Kerak Castle, built in the 12th century, is one of the largest Crusader castles in the Levant region. According to Biblical tradition, Kerak was designed by the king of Israel.
In the early 1170s, the Crusader kingdom was ruled by Reynald of Châtillon, a notorious leader who took joy in savage acts such as throwing prisoners off the castle wall onto the rocks below. When the Ayyubid Sultan Saladin launched his attack on the Crusader kingdom and executed the tyrant himself, Kerak eventually fell under Saladin’s rule. The castle holds the honor of being the first site to use contemporary artillery in the Middle East.
On December 18, 2016, the castle was attacked by ISIS, who killed more than 10 people and injured more than 34.
Named in honor of Mont Royal, King Baldwin I of Jerusalem’s 1115 contribution to the structure, the castle was built on a hilltop to control pilgrimage and trade caravans passing my from Syria to Arabia, and travelers required Baldwin’s permission to pass through. After the downfall of the king’s reign, the castle passed to Philip de Milly and later to Reynald of Châtillon.
In 1187, the Montreal met the same fate as Kerak Castle. Saladdin carried out sieges on the castle for a solid two years. It was said that the defenders sold their wives and children for food and that some had gone blind because of a lack of salt in their diet. Eventually, Saladdin was successful in claiming the castle, which thrived in his reign until is was captured and rebuilt by the Mamluks.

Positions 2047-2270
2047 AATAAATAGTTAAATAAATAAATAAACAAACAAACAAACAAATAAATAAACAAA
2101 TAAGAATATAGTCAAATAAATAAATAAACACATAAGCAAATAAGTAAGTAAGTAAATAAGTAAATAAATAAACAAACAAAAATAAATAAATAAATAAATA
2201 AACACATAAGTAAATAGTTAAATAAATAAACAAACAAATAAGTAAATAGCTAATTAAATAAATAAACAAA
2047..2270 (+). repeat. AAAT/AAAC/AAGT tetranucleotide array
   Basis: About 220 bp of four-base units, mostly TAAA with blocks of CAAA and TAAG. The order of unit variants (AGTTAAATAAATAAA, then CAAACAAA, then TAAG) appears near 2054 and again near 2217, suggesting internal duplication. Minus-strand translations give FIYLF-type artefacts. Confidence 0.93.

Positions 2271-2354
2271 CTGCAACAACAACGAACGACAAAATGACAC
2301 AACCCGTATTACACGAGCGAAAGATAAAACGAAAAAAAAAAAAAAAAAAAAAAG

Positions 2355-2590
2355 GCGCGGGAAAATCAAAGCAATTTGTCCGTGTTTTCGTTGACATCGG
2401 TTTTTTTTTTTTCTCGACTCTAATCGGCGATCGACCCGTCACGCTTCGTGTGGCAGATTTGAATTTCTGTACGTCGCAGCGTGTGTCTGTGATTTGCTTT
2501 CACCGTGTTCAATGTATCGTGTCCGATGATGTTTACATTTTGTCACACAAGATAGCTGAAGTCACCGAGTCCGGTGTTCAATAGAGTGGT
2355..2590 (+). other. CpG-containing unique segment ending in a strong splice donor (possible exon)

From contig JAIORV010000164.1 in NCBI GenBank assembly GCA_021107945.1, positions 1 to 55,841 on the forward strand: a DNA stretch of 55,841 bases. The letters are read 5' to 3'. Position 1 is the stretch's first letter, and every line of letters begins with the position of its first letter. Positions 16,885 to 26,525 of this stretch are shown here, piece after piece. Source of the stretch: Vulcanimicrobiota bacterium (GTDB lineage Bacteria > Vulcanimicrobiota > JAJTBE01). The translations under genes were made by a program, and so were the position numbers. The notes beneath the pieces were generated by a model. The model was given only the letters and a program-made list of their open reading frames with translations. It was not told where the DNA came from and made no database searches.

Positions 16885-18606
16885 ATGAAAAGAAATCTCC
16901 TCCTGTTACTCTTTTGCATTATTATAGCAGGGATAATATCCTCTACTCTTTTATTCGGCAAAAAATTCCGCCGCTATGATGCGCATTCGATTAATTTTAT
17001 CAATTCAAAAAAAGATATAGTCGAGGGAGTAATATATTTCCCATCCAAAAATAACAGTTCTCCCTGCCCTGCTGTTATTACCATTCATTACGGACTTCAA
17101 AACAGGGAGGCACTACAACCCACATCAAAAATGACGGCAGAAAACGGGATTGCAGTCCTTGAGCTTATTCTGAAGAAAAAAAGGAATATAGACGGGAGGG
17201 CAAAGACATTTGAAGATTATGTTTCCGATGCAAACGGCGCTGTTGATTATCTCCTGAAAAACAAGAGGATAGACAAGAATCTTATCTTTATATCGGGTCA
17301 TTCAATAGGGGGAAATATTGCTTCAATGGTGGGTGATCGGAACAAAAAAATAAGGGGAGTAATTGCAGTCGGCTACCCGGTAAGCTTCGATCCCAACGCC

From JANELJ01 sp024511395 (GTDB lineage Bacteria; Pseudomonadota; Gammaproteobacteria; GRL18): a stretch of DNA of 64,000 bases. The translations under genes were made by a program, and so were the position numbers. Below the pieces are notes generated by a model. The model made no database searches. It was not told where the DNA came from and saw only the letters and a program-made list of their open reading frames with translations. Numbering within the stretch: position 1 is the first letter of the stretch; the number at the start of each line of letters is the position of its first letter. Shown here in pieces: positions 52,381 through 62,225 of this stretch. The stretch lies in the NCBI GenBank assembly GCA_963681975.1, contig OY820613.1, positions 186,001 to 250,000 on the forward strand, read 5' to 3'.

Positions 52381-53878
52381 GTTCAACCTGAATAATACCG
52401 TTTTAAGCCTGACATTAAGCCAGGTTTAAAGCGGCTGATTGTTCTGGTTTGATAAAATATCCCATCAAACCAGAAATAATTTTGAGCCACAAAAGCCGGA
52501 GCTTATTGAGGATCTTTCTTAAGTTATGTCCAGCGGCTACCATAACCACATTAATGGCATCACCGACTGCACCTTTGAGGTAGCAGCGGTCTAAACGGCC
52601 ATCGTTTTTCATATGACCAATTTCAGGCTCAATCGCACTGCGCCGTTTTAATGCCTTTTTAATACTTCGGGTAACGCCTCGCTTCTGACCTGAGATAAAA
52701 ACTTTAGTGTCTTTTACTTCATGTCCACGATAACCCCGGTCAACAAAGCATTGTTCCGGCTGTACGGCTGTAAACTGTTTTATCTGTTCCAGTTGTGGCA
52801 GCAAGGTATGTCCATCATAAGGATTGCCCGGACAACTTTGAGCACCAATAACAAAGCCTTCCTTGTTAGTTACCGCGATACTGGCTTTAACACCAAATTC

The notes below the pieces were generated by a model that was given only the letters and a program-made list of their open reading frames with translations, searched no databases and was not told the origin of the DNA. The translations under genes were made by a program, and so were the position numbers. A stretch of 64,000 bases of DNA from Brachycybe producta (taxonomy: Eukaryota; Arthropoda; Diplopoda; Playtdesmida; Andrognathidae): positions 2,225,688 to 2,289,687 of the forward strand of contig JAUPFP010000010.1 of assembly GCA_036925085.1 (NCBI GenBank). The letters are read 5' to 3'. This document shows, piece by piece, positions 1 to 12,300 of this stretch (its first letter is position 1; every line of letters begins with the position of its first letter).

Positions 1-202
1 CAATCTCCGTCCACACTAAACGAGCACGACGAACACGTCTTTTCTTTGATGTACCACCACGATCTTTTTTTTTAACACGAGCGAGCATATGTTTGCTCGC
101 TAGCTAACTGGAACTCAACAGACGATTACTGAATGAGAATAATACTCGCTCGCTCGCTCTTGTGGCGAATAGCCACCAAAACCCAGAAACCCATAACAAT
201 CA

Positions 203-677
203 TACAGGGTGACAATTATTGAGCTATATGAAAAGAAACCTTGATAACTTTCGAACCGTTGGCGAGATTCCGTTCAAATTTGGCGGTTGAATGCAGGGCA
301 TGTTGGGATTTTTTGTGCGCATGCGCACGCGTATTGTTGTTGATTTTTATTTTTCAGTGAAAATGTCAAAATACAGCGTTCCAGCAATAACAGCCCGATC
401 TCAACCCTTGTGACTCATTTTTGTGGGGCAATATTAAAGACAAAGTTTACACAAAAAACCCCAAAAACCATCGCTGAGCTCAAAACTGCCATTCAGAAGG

Vaux Moise, or the Valley of Moses, is a small castle in Wadi Rum, also built by King Baldwin, that served an an outstation for the main castle of Montreal.
It was built in the 12th century by the Crusaders. During the siege of Saladin, the city and its fortress fell in his rule. Two centuries later, it was claimed and rebuilt by Qansah Al-Ghouri, one of the last Mamluks sultans. The Fortress is located on Pharaoh’s Island, a small island close to Aqaba and Egyptian Taba.
Today, all of these castles are well-preserved, marvelous archaeological sites that are open to visitors from all around the world.